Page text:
<img height="1" width="1" style="display:none" src="https://www.facebook.com/tr?id=478314022862749&amp;ev=PageView&amp;noscript=1">

Transition Tales: 5 Lessons on the Cross-Country Journey to a Unicorn Practice

Posted by Bree Simmers on 2/4/20 9:00 AM
Bree Simmers

Blog_Image_For_Sale_Balance-1This is part of the Transition Tales & Truths series in which we discuss practice transitions with real dentists.

Patience is a virtue when trying to find the ideal practice. However, it is important that you use the waiting time to prepare for your next steps.

That was Dr. Jim’s message to his dental colleagues when he got in touch with ADA Practice Transitions to share his story.

Dr. Jim and his wife, Pam (names changed at their request), worked together as a team to navigate the practice transitions process. Over six years and a variety of experiences, they refined their idea of the “perfect practice” and wanted to share their lessons with other young dentists ready to forge a path.

A series of practices, each with a lesson

Dr. Jim started his dental career as a staff dentist in a public health center and then soon found himself an associateship in a private practice. Eventually, he was presented with an opportunity to buy the practice – but an accountant looked at the numbers and cautioned, “Don’t walk – run!”

Since that practice was in poor financial health, Dr. Jim left for a small-group practice in a small town. He loved the community, but that practice’s financial health was not great, either.

Finally, after years of picturing his ideal practice, he got serious about purchasing.

Understand your priorities and have a plan as you search for the perfect practice.

Dr. Jim and Pam created and refined a matrix of priorities, and a business plan, to help guide their search. And they remained patient as they searched for the perfect small-town practice where they could become enmeshed in a community and do things their way.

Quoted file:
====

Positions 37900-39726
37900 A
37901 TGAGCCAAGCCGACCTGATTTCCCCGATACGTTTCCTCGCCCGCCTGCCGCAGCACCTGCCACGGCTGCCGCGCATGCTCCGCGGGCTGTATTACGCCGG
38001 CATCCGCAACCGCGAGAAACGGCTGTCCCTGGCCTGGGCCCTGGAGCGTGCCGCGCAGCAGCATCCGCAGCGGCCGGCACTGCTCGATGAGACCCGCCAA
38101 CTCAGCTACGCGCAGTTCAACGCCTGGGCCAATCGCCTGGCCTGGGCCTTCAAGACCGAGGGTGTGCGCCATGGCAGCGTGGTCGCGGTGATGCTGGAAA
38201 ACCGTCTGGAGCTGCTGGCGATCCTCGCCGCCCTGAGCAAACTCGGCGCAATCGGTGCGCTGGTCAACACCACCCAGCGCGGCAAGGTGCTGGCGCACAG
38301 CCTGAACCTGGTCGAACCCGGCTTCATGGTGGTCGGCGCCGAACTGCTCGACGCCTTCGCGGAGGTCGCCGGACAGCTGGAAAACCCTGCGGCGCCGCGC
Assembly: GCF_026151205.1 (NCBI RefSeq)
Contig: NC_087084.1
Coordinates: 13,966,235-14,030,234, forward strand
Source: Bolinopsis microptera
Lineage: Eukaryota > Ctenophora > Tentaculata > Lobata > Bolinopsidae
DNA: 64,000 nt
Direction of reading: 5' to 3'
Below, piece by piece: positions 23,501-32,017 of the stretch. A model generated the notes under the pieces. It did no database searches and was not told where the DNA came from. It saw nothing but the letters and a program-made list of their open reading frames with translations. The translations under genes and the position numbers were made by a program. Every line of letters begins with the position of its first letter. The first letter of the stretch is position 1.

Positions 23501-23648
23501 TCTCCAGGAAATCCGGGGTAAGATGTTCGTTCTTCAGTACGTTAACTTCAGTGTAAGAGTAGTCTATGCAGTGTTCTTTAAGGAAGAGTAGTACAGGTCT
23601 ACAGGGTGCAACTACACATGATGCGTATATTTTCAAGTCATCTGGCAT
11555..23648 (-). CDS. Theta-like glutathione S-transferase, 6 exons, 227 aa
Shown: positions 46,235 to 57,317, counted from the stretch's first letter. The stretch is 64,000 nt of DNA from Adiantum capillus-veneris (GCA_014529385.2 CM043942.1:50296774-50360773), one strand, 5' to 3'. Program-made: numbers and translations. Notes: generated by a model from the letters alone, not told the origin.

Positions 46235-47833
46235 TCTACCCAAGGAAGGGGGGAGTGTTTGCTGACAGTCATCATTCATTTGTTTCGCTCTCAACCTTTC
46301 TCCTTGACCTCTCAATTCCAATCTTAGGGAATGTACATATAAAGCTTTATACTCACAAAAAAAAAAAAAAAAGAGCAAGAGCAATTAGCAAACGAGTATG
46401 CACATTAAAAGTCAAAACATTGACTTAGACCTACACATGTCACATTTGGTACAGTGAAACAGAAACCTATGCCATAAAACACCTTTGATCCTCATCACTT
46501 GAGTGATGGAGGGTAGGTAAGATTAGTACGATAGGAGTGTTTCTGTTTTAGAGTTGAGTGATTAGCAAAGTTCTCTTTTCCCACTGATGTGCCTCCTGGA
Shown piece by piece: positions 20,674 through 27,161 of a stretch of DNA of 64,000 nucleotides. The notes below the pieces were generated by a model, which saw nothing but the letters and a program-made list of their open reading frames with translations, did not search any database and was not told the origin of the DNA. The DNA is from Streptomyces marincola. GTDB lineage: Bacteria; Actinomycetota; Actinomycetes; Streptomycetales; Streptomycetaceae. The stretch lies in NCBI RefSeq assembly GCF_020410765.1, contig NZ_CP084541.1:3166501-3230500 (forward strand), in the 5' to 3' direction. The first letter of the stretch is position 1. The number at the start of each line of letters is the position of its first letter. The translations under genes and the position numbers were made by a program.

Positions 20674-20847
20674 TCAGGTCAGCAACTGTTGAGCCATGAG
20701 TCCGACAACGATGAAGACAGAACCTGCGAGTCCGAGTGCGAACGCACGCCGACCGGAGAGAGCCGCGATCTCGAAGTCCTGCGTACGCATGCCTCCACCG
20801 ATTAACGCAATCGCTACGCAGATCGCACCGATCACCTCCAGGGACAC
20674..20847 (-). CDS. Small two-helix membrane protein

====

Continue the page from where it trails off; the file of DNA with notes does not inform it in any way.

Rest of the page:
Ready for the “unicorn” practice

Thanks to all their preparation, the couple instantly recognized a practice’s potential when they saw the listing. Their “unicorn” practice had strong financials, a similar philosophy of care, and just happened to be close to family. It was also across the country from where they were currently living, but that did not deter them.

Since the practice looked promising, Dr. Jim flew out immediately to meet the owner. A one-hour meeting turned into 3.5 hours as the two dentists compared notes and found they shared very similar philosophies.

“Everything lined up to be just what we were looking for – just not in the geography where we planned to live. We were ready to move when we found the right fit, though,” Pam said.

Since the couple had done all their homework and assembled a team of trusted professionals, they were able to put in an offer right away, less than a month after the practice was listed. The entire transaction closed in less than five months. Nearly three years later, the practice is thriving as Dr. Jim treats patients and Pam runs the business.

The family pointed to several lessons that helped them find the perfect practice.

Keep your options open

The couple knew what they wanted, but also knew that they had to be willing to compromise on some things. Their matrix of priorities helped them refine what was most important to them. With each potential practice, they recognized what worked and what they would do differently. And by remaining flexible, they were able to jump at the chance to have their “unicorn” when it presented.

“You may never find that ‘perfect’ location with your preferred mix of payers. But you can calibrate what’s most important to you.”